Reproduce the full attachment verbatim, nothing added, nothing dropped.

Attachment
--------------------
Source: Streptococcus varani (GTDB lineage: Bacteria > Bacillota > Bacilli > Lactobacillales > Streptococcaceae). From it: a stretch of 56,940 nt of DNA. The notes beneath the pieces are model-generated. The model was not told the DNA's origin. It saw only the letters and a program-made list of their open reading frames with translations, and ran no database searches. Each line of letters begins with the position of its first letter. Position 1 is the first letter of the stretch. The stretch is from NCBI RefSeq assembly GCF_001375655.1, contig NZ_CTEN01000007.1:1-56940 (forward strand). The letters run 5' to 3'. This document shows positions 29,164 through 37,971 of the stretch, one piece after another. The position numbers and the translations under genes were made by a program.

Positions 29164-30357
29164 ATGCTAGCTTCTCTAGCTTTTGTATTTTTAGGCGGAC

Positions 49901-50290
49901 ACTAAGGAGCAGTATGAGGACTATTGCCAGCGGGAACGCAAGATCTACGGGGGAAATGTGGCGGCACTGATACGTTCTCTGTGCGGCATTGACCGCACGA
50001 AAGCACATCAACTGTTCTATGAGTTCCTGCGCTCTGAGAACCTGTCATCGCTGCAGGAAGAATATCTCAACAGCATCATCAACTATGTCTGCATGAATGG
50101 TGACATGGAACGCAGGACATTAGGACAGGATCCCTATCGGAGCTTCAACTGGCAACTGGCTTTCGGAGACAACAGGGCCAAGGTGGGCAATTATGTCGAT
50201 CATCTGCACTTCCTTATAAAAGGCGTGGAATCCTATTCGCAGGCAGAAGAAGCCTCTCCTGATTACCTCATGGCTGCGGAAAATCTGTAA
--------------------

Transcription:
Source: Streptococcus varani (GTDB lineage: Bacteria > Bacillota > Bacilli > Lactobacillales > Streptococcaceae). From it: a stretch of 56,940 nt of DNA. The notes beneath the pieces are model-generated. The model was not told the DNA's origin. It saw only the letters and a program-made list of their open reading frames with translations, and ran no database searches. Each line of letters begins with the position of its first letter. Position 1 is the first letter of the stretch. The stretch is from NCBI RefSeq assembly GCF_001375655.1, contig NZ_CTEN01000007.1:1-56940 (forward strand). The letters run 5' to 3'. This document shows positions 29,164 through 37,971 of the stretch, one piece after another. The position numbers and the translations under genes were made by a program.

Positions 29164-30357
29164 ATGCTAGCTTCTCTAGCTTTTGTATTTTTAGGCGGAC

Positions 49901-50290
49901 ACTAAGGAGCAGTATGAGGACTATTGCCAGCGGGAACGCAAGATCTACGGGGGAAATGTGGCGGCACTGATACGTTCTCTGTGCGGCATTGACCGCACGA
50001 AAGCACATCAACTGTTCTATGAGTTCCTGCGCTCTGAGAACCTGTCATCGCTGCAGGAAGAATATCTCAACAGCATCATCAACTATGTCTGCATGAATGG
50101 TGACATGGAACGCAGGACATTAGGACAGGATCCCTATCGGAGCTTCAACTGGCAACTGGCTTTCGGAGACAACAGGGCCAAGGTGGGCAATTATGTCGAT
50201 CATCTGCACTTCCTTATAAAAGGCGTGGAATCCTATTCGCAGGCAGAAGAAGCCTCTCCTGATTACCTCATGGCTGCGGAAAATCTGTAA